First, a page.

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The Effectiveness of Different Palate Relievers Against a Hot Chili Pepper Sauce

Avendaño-Rodríguez et al. | Jun 11, 2016

The Effectiveness of Different Palate Relievers Against a Hot Chili Pepper Sauce

Cuisine with hot chili peppers can be tasty, but sometimes painful to consume because of the burning sensations caused by the capsaicin molecule. The authors wanted to find the palate reliever that decreases the burning sensation of capsaicin the most by testing water, soft drink, olive oil, milk, and ice-cream as possible candidates. The authors hypothesized that olive oil would be the best palate reliever as it is non-polar like the capsaicin molecule. The authors surveyed 12 panelists with low, medium, and high spice tolerances and found that across all levels of spice tolerance, milk and ice-cream were the best palate relievers and soft drink the worst.

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The effect of wild orange essential oil on ascorbic acid decay in freshly squeezed orange juice

Sebek et al. | Feb 25, 2022

The effect of wild orange essential oil on ascorbic acid  decay in freshly squeezed orange juice

The goal of this project was to see if the addition of wild orange essential oil to freshly squeezed orange juice would help to slow down the decay of ascorbic acid when exposed to various temperatures, allowing vital nutrients to be maintained and providing a natural alternative to the chemical additives in use in industry today. The authors hypothesized that the addition of wild orange essential oil to freshly squeezed orange juice would slow down the rate of oxidation when exposed to various temperatures, reducing ascorbic acid decay. On average, wild orange EO slowed down ascorbic acid decay in freshly squeezed orange juice by 15% at the three highest temperatures tested.

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Analyzing honey’s ability to inhibit the growth of Rhizopus stolonifer

Johnecheck et al. | Jun 06, 2023

Analyzing honey’s ability to inhibit the growth of <i>Rhizopus stolonifer</i>
Image credit: Johnecheck et al. 2023

Rhizopus stolonifer is a mold commonly found growing on bread that can cause many negative health effects when consumed. Preservatives are the well-known answer to this problem; however, many preservatives are not naturally found in food, and some have negative health effects of their own. We focused on honey as a possible solution because of its natural origin and self-preservation ability. We hypothesized that honey would decrease the growth rate of R. stolonifer . We evaluated the honey with a zone of inhibition (ZOI) test on agar plates. Sabouraud dextrose agar was mixed with differing volumes of honey to generate concentrations between 10.0% and 30.0%. These plates were then inoculated with a solution of spores collected from the mold. The ZOI was measured to determine antifungal effectiveness. A statistically significant difference was found between the means of all concentrations except for 20.0% and 22.5%. Our findings support the hypothesis as we showed a positive correlation between the honey concentration and growth rate of mold. By using this data, progress could be made on an all-natural, honey-based preservative.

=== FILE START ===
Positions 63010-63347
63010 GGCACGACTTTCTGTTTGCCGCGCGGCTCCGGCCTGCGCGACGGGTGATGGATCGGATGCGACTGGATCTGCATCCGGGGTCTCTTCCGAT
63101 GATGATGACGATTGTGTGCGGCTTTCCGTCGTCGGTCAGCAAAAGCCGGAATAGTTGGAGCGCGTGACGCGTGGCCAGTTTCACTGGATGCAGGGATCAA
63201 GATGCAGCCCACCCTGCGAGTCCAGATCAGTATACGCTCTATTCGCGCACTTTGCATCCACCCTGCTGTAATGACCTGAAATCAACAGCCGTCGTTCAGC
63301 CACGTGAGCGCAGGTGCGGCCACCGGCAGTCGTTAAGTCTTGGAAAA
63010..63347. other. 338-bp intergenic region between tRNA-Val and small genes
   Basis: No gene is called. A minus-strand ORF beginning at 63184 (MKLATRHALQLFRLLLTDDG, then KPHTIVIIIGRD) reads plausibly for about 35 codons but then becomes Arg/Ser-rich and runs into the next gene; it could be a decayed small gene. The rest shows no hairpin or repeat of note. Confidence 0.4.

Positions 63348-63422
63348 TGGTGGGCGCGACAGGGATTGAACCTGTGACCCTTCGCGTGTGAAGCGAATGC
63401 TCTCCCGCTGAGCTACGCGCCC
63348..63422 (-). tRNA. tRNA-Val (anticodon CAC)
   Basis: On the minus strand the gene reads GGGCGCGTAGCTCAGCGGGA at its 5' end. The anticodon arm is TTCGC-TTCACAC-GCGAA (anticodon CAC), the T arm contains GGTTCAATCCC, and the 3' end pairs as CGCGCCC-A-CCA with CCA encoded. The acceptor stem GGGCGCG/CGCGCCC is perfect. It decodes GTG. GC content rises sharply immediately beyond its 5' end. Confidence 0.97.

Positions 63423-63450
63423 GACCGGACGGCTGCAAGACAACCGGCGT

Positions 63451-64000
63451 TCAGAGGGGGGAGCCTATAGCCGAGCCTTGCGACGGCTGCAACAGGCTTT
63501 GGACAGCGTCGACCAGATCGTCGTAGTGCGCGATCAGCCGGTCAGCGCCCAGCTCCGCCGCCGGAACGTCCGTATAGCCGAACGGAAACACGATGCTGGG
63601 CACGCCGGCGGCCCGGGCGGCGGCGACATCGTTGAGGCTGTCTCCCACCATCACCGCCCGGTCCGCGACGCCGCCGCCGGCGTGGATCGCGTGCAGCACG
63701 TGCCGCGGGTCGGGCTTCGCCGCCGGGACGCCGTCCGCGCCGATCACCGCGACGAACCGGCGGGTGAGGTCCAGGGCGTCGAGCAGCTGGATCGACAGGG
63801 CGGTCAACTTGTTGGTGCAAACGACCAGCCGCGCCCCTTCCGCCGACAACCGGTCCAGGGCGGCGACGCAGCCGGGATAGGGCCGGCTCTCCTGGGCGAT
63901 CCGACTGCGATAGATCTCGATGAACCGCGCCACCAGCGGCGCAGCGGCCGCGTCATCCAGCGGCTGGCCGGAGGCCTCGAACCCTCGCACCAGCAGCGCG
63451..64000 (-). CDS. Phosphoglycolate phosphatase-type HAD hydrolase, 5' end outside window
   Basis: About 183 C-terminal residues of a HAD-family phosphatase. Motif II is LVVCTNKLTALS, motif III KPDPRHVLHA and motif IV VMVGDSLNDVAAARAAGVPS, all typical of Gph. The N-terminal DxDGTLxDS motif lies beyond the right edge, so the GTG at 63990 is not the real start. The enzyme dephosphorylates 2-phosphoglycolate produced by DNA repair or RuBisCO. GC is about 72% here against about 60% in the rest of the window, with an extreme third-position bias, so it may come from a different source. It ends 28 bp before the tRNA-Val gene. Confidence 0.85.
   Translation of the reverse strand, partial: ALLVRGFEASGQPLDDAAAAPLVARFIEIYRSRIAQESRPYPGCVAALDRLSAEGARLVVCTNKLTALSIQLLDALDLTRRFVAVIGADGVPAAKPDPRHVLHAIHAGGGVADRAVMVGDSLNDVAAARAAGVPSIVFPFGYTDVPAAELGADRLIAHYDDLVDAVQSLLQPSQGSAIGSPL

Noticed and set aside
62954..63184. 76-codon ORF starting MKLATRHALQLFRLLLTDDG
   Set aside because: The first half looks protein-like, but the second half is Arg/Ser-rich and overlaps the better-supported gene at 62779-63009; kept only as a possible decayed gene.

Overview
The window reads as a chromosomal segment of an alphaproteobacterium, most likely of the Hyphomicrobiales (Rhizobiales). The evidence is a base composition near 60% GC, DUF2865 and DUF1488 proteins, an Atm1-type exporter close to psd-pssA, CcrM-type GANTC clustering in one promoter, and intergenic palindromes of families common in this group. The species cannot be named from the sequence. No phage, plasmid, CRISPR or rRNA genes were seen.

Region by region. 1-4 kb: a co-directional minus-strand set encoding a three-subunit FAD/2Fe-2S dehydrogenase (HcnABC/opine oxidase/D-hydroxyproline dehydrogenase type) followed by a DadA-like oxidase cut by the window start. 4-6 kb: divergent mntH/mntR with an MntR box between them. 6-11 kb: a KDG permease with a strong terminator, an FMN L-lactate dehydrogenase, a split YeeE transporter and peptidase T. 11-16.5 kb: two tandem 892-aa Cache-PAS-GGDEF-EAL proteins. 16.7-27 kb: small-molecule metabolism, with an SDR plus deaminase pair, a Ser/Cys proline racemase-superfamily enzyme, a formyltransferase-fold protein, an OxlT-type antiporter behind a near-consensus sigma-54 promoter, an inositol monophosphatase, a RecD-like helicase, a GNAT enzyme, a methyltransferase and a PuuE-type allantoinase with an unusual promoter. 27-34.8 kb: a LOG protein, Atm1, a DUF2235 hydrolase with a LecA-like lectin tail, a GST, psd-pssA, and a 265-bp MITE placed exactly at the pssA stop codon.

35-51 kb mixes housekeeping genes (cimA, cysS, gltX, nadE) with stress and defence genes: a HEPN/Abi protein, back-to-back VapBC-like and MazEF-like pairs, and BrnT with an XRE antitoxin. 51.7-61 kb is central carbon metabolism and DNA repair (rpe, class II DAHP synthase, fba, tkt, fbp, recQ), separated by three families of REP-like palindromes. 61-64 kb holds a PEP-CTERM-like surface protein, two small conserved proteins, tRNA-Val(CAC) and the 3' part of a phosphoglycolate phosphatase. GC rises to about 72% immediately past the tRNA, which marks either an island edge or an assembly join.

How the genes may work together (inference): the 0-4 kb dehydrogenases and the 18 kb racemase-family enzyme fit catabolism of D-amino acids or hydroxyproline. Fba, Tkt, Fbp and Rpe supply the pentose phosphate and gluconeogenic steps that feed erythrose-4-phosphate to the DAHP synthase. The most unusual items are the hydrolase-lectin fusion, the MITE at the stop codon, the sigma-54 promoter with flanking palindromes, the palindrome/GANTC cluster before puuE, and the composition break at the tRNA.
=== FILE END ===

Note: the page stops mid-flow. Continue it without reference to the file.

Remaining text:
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Are Teens Willing to Pay More for Their Preferred Goods?

Johnson et al. | Sep 28, 2019

Are Teens Willing to Pay More for Their Preferred Goods?

Each day we are flooded with new items that promise us a better experience at a better price. This forces buyers to continuously chose between sticking to what they know, or trying something new. In turn, companies need to be aware of the factors affecting consumer choices, that too within the different fractions of society. In this study the authors investigate the effect of survey-based price setting on profits made based on African American teen purchases, and how African-American teen loyalty to a particular brand affects their willingness to pay a higher price than the market average for their preferred brand items.

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Development of Two New Efficient Means of Wastewater Treatment

Bao et al. | Feb 06, 2014

Development of Two New Efficient Means of Wastewater Treatment

The water we use must be treated and cleaned before we release it back into the environment. Here, the authors investigate two new techniques for purifying dissolved impurities from waste water. Their findings may give rise to more cheaper and more efficient water treatment and help keep the planet greener.

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Isolation of Microbes From Common Household Surfaces

Gajanan et al. | Jan 27, 2013

Isolation of Microbes From Common Household Surfaces

Microorganisms such as bacteria and fungi live everywhere in the world around us. The authors here demonstrate that these predominantly harmless microbes can be isolated from many household locations that appear "clean." Further, they test the cleaning power of 70% ethanol and suggest that many "clean" surfaces are not in fact "sterile."

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Machine learning-based enzyme engineering of PETase for improved efficiency in plastic degradation

Gupta et al. | Jan 31, 2023

 Machine learning-based enzyme engineering of PETase for improved efficiency in plastic degradation
Image credit: Markus Spiske

Here, recognizing the recognizing the growing threat of non-biodegradable plastic waste, the authors investigated the ability to use a modified enzyme identified in bacteria to decompose polyethylene terephthalate (PET). They used simulations to screen and identify an optimized enzyme based on machine learning models. Ultimately, they identified a potential mutant PETases capable of decomposing PET with improved thermal stability.

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